God Does Not Play Dice

It can immediately be seen that much of scientific endeavour is imbibed with the spirit of discovering absolute truths about the universe. As Einstein famously said God doesn’t play dice. Only it seems that, following developments in quantum mechanics, if he does exist, in fact all he does is play dice.  Scientists and social scientist do search for absolute truths and religion is seen as getting in the way of modeling these ideas.

However, science itself is misunderstood by the secularists!

As John Gray points out in Straw Dogs, Darwin’s theory of evolution –which is the gold standard shibboleth of those opposing religious thought- actually implies that that humans are no different from other animals, so the humanists have it wrong that humanity has a defined purpose. Moreover, the idea that humanity was puton this earth for a defined purpose is, in fact, an idea with its origins in religion. 

Similarly, Darwinism imposes a view of evolution as development from an initial primary source and, if that isn’t a case for religion that I don’t know what is! 

Kuhn and Popper on the Philosophy of Science

But the secularists err in other, more dangerous ways. In fact the two greatest philosophers of Science of the last century (Kuhn and Popper) both have arguments which detract from the positivist case. Popper in ‘The Open Society and its Enemies’, rails against the mistaken appropriation of science and positivism. Indeed, for him, scientific development is in fact advanced via the falsification criteria.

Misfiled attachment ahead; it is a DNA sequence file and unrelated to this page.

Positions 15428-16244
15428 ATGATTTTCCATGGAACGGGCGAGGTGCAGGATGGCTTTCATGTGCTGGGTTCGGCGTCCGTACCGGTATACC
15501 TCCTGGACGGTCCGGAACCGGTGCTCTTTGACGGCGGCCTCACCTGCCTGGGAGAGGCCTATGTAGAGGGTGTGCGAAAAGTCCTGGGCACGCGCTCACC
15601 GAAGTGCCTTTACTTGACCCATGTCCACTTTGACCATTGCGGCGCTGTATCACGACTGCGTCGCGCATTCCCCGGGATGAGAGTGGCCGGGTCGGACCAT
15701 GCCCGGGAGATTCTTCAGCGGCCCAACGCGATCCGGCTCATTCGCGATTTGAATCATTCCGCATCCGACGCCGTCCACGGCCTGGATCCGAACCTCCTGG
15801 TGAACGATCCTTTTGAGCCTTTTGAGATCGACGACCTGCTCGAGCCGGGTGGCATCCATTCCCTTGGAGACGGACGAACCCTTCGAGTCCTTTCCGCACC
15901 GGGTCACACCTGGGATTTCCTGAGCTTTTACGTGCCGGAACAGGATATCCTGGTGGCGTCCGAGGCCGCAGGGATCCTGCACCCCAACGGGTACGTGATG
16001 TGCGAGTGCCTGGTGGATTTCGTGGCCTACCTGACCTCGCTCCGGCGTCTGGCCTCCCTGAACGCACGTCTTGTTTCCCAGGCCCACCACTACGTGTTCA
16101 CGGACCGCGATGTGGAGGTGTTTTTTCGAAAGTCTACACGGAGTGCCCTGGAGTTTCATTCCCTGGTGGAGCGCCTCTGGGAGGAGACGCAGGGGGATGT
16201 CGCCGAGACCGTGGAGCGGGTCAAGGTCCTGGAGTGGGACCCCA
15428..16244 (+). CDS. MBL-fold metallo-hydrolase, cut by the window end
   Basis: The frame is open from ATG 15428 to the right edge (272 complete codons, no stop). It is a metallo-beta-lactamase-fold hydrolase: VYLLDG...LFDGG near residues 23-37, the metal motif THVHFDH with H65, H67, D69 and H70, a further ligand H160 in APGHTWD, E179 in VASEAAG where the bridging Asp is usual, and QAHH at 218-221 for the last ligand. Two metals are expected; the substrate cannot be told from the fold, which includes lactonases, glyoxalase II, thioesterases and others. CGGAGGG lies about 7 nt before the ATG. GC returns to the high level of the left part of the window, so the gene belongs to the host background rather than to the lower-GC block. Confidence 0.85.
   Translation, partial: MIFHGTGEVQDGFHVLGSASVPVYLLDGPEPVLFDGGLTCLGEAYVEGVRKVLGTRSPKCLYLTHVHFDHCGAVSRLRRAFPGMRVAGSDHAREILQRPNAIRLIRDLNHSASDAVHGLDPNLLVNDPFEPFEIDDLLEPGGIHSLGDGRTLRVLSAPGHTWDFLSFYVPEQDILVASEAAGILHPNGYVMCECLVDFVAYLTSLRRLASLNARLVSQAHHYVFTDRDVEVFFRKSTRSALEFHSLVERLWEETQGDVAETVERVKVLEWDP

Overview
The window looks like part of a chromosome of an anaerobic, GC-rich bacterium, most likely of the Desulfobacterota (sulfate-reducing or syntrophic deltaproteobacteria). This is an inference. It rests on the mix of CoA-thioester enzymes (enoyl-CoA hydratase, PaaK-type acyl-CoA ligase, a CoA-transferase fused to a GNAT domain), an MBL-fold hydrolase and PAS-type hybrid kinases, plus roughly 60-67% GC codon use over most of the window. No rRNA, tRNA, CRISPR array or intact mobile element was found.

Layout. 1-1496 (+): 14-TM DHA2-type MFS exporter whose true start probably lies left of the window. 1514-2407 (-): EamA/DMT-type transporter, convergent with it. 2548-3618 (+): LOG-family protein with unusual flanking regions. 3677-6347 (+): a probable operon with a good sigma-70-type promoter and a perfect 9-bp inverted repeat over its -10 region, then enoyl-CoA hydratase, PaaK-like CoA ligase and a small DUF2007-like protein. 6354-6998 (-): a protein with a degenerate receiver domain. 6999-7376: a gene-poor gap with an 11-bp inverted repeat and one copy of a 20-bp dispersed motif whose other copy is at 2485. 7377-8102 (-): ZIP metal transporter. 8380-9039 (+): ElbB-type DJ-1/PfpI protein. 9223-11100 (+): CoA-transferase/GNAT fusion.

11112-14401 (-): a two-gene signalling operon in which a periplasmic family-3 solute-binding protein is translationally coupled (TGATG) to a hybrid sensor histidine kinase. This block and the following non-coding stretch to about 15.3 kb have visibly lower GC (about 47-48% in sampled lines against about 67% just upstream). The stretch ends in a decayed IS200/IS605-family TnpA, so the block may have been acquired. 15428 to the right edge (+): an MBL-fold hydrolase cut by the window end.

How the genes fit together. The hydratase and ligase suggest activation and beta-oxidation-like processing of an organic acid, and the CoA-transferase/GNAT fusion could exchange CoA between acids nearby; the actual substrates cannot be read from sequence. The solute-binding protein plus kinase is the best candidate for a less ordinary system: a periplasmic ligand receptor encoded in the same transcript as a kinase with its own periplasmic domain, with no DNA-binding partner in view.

A scientific idea replaces another when it is proved to be less false. Absolute truth is not the aim, because it is not achievable. In other words, which verisimilitude is less false than the other? Ultimately, Popper advocates a piecemeal approach to social science, in line with how he sees scientific development as working. For Popper, real scientists ‘know’ that there conjectures are tentative and likely to be superseded.

For Kuhn, science progresses via a sometimes random process of paradigm shifts until that reality is challenged via a new paradigm or through the discovery of evidence which discredits the original theory.  With Popper, science could be seen as developing in a more linear fashion, whilst with Kuhn there is more of a gapping effect to development.  However, in actuality, their ideas are complementary in many ways.

Why Scientism is so Popular 

Importantly, at least for this post, both approaches chip away at theassumed  notion (outlined earlier) that there is some kind of universal truth that exists out there by which scientist are trying to uncover. Those that argue that in there is an ultimate purpose and absolute truth to the universe, are actually stating a religious case.

Perhaps this is why scientism and positivism are so popular?  Maybe its because they rely on the same assumptions of the things (religion) that they purport to over throw, that it makes them so easily accepted?


Eco, Umberto ‘Serendipities: Language and Lunacy’

Gray, John  ‘Straw Dogs’

Kuhn, Thomas ‘The Structure of Scientific Revolutions’

Popper, Karl ‘The Open Society and its Enemies’, ‘The Logic of Scientific Discovery’